How the Resume Has Evolved Over Time
The resume has come a long way since its humble beginnings. What started as a simple list of qualifications and experience has morphed into a complex document that can make or break a job seeker’s chances of landing their dream job. With the ever-changing landscape of the workforce, it’s important to stay up-to-date on the latest resume trends. Here’s a look at how the resume has evolved over time.
How the resume has evolved over time to become the key tool in the hiring process
For centuries there has always been some form of credentialing but the Resume as we know it today can be traced back to as far as 1482 when Leonardo da Vinci wrote a form of a ‘letter’ to a potential employer. For the next hundreds of years, this form of letter became common as ways to describe ourselves, our skills, past employment histories and has evolved into our modern-day digital profiles and resumes.
1920s-1970s: The typewritten resume begins to become more popular
The 1920s saw the typewritten resume become more popular as many people started working in an office setting and out of factories as we discuss later. This allowed for more people to have a single document that outlined their qualifications and experience.
1970s-1990s: The electronic resume enters as the digital era kicks off.
The 1970s saw the electronic resume become more popular as employers started to use computers more. This allowed for people to have a resume that was easy to store and manage.
1990s-present: The resume becomes a key tool in the hiring process. We’re starting to see personal details including age, gender, weight, race, marital status, and other personal details removed from resumes as a way to reduce biases.
The 1990s saw the resume become a key tool in the hiring process as technology started to change. This allowed for people to have a document that was easy to access and to show their qualifications and experience.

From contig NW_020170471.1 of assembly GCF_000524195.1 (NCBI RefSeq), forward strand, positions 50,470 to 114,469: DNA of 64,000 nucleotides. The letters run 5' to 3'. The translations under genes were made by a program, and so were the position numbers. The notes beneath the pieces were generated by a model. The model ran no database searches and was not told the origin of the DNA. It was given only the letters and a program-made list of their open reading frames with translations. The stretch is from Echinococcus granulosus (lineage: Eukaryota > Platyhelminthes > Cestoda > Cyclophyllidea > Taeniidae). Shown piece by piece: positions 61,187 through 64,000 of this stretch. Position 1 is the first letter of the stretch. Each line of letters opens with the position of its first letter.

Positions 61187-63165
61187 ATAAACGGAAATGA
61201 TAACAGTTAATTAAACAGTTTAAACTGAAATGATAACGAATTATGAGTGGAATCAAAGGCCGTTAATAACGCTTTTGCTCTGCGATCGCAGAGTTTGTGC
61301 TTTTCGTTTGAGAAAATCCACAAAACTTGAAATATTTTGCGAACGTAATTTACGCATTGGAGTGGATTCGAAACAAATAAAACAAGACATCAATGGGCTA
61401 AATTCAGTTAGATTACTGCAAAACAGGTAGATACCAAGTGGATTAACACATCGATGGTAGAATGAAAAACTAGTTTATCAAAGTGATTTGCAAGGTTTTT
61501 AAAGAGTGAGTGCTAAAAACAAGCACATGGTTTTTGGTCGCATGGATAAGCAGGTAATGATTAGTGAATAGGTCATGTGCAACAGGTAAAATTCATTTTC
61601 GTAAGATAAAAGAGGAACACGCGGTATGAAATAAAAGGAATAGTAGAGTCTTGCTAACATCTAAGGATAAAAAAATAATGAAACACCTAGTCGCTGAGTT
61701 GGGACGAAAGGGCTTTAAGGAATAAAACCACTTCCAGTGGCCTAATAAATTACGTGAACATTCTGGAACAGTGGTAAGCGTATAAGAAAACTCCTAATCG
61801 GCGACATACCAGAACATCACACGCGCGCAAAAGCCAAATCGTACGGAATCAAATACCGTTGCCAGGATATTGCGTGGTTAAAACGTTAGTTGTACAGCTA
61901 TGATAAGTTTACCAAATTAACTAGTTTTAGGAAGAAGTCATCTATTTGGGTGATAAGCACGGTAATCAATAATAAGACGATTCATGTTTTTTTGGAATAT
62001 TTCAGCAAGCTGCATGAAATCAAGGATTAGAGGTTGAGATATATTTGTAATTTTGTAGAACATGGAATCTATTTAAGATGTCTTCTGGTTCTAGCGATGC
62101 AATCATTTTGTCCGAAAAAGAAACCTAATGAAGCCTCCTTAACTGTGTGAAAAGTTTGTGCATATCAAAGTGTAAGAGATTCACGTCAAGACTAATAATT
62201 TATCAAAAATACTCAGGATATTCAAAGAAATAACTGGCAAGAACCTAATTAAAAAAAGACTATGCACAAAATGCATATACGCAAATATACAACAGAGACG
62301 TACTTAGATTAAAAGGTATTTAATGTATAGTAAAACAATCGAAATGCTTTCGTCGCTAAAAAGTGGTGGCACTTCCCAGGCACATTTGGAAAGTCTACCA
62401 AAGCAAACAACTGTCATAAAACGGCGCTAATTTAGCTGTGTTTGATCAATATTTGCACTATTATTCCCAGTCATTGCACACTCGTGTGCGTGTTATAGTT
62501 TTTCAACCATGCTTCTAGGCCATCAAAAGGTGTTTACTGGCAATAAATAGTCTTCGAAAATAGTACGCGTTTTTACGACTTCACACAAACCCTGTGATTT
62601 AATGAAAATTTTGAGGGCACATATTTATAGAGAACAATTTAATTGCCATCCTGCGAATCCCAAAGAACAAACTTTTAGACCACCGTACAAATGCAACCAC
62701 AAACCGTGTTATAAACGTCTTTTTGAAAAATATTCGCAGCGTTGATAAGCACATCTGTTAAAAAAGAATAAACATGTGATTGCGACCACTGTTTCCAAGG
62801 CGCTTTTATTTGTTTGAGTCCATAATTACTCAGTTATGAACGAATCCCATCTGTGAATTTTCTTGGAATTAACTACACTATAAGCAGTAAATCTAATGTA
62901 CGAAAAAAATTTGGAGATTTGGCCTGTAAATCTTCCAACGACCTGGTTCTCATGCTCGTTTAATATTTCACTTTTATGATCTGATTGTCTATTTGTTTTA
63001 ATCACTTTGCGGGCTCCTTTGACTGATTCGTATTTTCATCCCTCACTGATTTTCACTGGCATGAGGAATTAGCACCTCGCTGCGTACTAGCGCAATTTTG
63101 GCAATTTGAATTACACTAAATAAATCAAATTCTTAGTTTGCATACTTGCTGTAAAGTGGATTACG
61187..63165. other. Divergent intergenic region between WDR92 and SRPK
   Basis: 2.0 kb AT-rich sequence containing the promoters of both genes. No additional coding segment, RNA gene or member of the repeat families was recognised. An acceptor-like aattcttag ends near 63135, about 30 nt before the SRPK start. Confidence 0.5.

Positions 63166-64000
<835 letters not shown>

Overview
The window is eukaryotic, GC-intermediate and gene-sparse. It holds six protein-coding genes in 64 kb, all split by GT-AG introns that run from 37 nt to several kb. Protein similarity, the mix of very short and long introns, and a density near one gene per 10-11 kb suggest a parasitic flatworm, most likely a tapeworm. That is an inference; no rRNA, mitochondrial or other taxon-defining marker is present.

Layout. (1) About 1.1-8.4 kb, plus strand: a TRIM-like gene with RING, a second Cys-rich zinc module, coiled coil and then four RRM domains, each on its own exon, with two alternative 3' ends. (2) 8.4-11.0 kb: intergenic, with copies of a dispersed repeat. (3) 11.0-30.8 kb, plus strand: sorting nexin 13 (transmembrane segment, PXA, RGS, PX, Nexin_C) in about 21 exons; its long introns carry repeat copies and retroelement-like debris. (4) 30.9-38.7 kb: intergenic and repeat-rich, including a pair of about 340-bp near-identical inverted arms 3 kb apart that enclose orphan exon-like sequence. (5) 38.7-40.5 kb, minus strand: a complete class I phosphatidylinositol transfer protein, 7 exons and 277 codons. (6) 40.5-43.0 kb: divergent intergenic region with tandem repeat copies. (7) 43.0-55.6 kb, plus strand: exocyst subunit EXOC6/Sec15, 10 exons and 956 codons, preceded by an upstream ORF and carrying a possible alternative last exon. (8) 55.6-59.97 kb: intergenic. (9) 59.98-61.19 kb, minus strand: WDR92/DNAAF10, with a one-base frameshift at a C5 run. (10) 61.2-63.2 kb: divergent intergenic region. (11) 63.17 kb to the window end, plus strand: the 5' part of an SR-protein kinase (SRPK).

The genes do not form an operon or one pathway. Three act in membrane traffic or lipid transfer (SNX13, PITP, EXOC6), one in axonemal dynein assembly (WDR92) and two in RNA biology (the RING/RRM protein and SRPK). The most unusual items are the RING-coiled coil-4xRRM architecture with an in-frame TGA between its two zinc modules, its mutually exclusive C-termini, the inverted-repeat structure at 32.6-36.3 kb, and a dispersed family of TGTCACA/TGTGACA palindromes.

The 2000s saw the use of social media as a way to market yourself. This allowed for people to have a more interactive resume where they could include links to their online profiles as companies are looking for culture fit and personality testing over just credentialing found on resumes.
The 2010s have seen the use of apps such as ResumeBuilder to help people create more personalized resumes. Since then, the use of AI has been used to enhance resumes with formatting, impact words specific for each individual role, using AI to send out resumes to relevant job openings, and also for employers to sort through applicants resumes by targeting keywords and relevance.
Predicting the Future of the Resume
AI continues to enhance resumes and resume sorting for employers. We’re now seeing new technologies like blockchain trickle into the hiring process, with use-cases like ‘on-chain credentialing’ and avatars starting to be tested.
Instead of carefully formatted resumes, we can see a future where your education, certifications, and experiences would be linked to your decentralized digital identity and can help companies speed up the hiring process and have access to a more global workforce.
Another shift in resumes is coming out of DAO’s (Decentralized Autonomous Organizations), which can wipe out resumes entirely as talent would join a project or full time role instantly, start working, and get paid based on outputs.
During the Industrial Revolution, men, women and children would show up by the hundreds each morning and just get to work, sometimes 16 hours per day.
Since resumes were not required, and no way to really verify anyone, there were also no regulations on workplace conditions, injury, limitations on hours, age, etc. Old time factory labor ironically feels very similar to modern day DAO’s. But this will continue to improve as projects fail, succeed, and we learn more about successful hiring processes and work conditions.
The future could be more time + skill over education + experience (+ location). As we saw the 2000s bring in social media to our resumes to give companies a better idea of the culture fit, the future may be completely anonymous where you are part of a company for 5 years that grew from 10 members to a 5000 member unicorn, and nobody has ever seen each others face or know their real names.
We’re still early when it comes to on-chain verification or the success of working at DAO’s without the use of any resumes. But there are definite shifts happening with how we could completely change the centuries old traditional hiring processes with new technologies in blockchain and AI.